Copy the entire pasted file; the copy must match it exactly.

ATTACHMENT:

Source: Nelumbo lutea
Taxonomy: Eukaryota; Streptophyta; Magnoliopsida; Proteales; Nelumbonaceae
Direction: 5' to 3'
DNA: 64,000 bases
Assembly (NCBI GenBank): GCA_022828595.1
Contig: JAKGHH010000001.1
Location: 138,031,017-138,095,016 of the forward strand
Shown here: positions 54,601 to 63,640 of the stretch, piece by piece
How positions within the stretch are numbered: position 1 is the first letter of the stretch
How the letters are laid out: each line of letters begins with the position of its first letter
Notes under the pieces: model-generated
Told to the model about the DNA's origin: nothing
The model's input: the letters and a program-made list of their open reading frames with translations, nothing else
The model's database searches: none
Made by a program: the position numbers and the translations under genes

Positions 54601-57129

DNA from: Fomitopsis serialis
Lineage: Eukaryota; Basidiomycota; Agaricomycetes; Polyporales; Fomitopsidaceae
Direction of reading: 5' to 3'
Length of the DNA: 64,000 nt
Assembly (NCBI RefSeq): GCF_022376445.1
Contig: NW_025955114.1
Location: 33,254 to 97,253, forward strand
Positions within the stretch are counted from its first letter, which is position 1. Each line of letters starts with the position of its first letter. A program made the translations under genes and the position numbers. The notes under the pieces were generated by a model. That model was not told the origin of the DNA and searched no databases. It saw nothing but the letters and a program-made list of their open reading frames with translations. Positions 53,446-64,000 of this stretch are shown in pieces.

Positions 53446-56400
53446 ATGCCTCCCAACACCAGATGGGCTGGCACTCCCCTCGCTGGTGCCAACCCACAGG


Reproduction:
Source: Nelumbo lutea
Taxonomy: Eukaryota; Streptophyta; Magnoliopsida; Proteales; Nelumbonaceae
Direction: 5' to 3'
DNA: 64,000 bases
Assembly (NCBI GenBank): GCA_022828595.1
Contig: JAKGHH010000001.1
Location: 138,031,017-138,095,016 of the forward strand
Shown here: positions 54,601 to 63,640 of the stretch, piece by piece
How positions within the stretch are numbered: position 1 is the first letter of the stretch
How the letters are laid out: each line of letters begins with the position of its first letter
Notes under the pieces: model-generated
Told to the model about the DNA's origin: nothing
The model's input: the letters and a program-made list of their open reading frames with translations, nothing else
The model's database searches: none
Made by a program: the position numbers and the translations under genes

Positions 54601-57129

DNA from: Fomitopsis serialis
Lineage: Eukaryota; Basidiomycota; Agaricomycetes; Polyporales; Fomitopsidaceae
Direction of reading: 5' to 3'
Length of the DNA: 64,000 nt
Assembly (NCBI RefSeq): GCF_022376445.1
Contig: NW_025955114.1
Location: 33,254 to 97,253, forward strand
Positions within the stretch are counted from its first letter, which is position 1. Each line of letters starts with the position of its first letter. A program made the translations under genes and the position numbers. The notes under the pieces were generated by a model. That model was not told the origin of the DNA and searched no databases. It saw nothing but the letters and a program-made list of their open reading frames with translations. Positions 53,446-64,000 of this stretch are shown in pieces.

Positions 53446-56400
53446 ATGCCTCCCAACACCAGATGGGCTGGCACTCCCCTCGCTGGTGCCAACCCACAGG